I think that what people need to understand is that it’s not the one specific thing that they can do, it’s do anything. If you can give it up one day a week, or one day a month, if you can give it up twice a week…the impact that you’re making on the environment is so big. I really want to inspire the consumer, because I think the consumer has been marketed to very unfairly for many years by a very powerful industry, and they’ve taken away our power without us even knowing it. Spending power is everything.
Greg, you’re mostly known for your fashion photographs. How do you think that fashion can have a marriage with environmental and animal rights?
GK: A lot of fashion people came out for this cause. You can look at the call list, and there are so many people contributing their day and doing it for the right reasons. Not only that, but I’ve seen some of the celebrity list and there’s tons of A-List people that are contributing. To me, it kind of goes hand in hand.
Would you ever refuse to work on a fashion story that was using poached products, such as ivory?
GK: I was very clear with Maggie that I’ve shot fur and that it’s in my portfolio. I didn’t want it to be a conflict, but the great thing about her is that she says, “That’s your decision, but if you can help me in my cause that’s incredibly helpful.” I absolutely would not shoot ivory; I think it’s just disgusting. Unfortunately fur does get snuck into fashion shoots, but ivory and any sort of big game hunting would be a no-go for me.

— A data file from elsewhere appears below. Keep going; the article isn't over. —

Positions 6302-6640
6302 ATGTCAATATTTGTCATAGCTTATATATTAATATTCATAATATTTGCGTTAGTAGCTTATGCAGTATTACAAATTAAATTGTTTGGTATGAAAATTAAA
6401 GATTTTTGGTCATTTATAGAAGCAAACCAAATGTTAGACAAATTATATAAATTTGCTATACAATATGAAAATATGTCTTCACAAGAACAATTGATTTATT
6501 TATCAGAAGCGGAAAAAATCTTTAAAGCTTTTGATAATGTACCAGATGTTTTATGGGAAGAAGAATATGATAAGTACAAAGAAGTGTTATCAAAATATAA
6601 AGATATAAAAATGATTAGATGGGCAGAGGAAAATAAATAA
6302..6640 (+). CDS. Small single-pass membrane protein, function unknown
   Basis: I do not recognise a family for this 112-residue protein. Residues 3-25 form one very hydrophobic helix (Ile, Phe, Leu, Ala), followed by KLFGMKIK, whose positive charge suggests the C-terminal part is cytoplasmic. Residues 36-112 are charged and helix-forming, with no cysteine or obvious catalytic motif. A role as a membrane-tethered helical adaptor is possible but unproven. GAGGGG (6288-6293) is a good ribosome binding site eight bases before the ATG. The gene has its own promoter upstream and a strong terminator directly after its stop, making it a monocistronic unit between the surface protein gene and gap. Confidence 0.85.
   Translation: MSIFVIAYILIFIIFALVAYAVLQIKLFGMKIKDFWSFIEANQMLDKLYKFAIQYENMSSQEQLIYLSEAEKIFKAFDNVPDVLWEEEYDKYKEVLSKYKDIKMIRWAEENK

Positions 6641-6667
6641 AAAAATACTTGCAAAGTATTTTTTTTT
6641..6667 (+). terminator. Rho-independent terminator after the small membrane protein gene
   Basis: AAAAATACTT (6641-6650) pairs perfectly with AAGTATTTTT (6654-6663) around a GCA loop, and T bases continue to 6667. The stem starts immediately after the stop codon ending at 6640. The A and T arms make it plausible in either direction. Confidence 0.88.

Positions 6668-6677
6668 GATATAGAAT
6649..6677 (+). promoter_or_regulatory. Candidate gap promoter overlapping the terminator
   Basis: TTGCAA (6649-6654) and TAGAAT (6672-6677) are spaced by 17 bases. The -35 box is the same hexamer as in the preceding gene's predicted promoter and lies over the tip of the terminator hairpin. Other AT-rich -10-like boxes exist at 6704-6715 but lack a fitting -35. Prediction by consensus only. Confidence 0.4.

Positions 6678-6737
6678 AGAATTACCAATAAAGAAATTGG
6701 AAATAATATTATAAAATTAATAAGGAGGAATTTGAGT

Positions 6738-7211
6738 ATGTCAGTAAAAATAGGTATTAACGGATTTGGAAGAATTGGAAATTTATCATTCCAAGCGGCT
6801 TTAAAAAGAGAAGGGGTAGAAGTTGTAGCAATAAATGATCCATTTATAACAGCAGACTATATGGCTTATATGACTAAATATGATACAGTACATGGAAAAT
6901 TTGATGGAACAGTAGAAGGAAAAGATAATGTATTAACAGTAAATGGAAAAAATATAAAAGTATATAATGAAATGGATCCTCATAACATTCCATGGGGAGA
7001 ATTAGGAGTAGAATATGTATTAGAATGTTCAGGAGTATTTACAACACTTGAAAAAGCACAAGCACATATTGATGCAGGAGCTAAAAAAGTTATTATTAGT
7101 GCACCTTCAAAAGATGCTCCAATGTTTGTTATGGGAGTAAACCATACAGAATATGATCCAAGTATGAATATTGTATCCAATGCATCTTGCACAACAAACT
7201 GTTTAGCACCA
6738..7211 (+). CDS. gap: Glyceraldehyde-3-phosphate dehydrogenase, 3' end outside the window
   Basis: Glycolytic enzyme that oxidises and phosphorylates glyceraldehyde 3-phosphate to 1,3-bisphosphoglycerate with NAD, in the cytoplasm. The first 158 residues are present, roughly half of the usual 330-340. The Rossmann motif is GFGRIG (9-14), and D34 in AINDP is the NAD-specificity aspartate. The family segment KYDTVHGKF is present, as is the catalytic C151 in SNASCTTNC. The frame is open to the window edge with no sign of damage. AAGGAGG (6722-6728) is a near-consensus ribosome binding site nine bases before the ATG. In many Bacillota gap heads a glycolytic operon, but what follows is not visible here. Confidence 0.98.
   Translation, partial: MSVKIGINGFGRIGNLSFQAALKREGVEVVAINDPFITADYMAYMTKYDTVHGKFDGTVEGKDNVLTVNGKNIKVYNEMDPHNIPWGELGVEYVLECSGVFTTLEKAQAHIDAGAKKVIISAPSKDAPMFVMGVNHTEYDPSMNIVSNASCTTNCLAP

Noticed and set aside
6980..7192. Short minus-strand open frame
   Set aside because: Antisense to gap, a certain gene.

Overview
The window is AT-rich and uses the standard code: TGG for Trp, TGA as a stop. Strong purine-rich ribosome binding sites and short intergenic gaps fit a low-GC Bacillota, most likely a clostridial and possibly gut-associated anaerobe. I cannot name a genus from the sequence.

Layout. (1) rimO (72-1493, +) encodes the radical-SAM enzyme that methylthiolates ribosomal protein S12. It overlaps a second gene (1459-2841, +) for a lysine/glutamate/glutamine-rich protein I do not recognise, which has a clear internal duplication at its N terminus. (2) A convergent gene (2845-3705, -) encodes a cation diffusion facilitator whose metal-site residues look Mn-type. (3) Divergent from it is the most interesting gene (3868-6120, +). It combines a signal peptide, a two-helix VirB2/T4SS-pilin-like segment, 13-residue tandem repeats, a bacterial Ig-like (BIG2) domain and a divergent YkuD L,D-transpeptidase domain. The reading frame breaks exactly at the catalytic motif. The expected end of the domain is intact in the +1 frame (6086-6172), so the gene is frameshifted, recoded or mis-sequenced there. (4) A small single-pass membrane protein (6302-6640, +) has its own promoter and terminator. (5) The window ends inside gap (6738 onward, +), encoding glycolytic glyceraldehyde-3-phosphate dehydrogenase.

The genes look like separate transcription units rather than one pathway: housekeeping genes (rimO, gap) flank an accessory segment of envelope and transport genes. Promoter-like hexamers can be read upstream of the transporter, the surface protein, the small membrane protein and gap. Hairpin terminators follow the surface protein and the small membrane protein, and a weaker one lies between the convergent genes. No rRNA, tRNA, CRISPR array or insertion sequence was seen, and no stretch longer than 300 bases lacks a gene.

Maggie, you have such a prolific career in both television and film. What is the biggest difference from working in either, and which one do you prefer?
MQ: There’s pluses and minuses to both. Essentially the process is the same as an actor: you’re telling a story and you show up to set. Television, though, takes up your entire life. With movies, there’s a lot more freedom and you can move in and out and do different projects you like. However, with Television you get to build on a character over years, and that’s very interesting and very fun to do. But I think any actor will tell you that the dream is always to do film after film, because you can have breaks and you feel like you can have some semblance of a life (laughs).
What’s the last movie you watched?
MQ: Beast of No Nation. It’s fabulous, you need to see it. What these streaming channels are doing now is having a courage that studios can’t really have because they need a rating and they’re looking for a certain demographic. Netflix and Amazon are just making stuff because they’re doing what they’re passionate about, so it’s less filtered and it’s a bit more raw and real.
I know a goal of this campaign is to teach that there is no medicinal magic to these products.
GK: The molecular makeup of ivory is that of a fingernail, so we’re spoofing that. One of the image types is all the celebrities biting their fingernails, and they’re basically saying, “If you want to kill this magnificent animal for the horn that suspiciously looks like an erection and is made as an aphrodisiac, it’s ridiculous, because it’s just like biting your nail.” They’re trying to dispel these myths, most of which are unfortunately for weird rich men who think that it’s an aphrodisiac. There hasn’t been a campaign like this in Asia, so there’s gonna be billboards everywhere.
What is your spirit animal?
MQ: I asked a Native American friend of mine how you know when it’s your spirit animal and he said it’s just something that you feel inside of you. I’ve always had this thing with wolves, where when I look at them something about us becomes one. I don’t know what that’s about, I’m not completely sure; there’s a mystery to them that I find fascinating.
All photos courtesy of WildAid. Visit their website for more information on the rhino horn trade.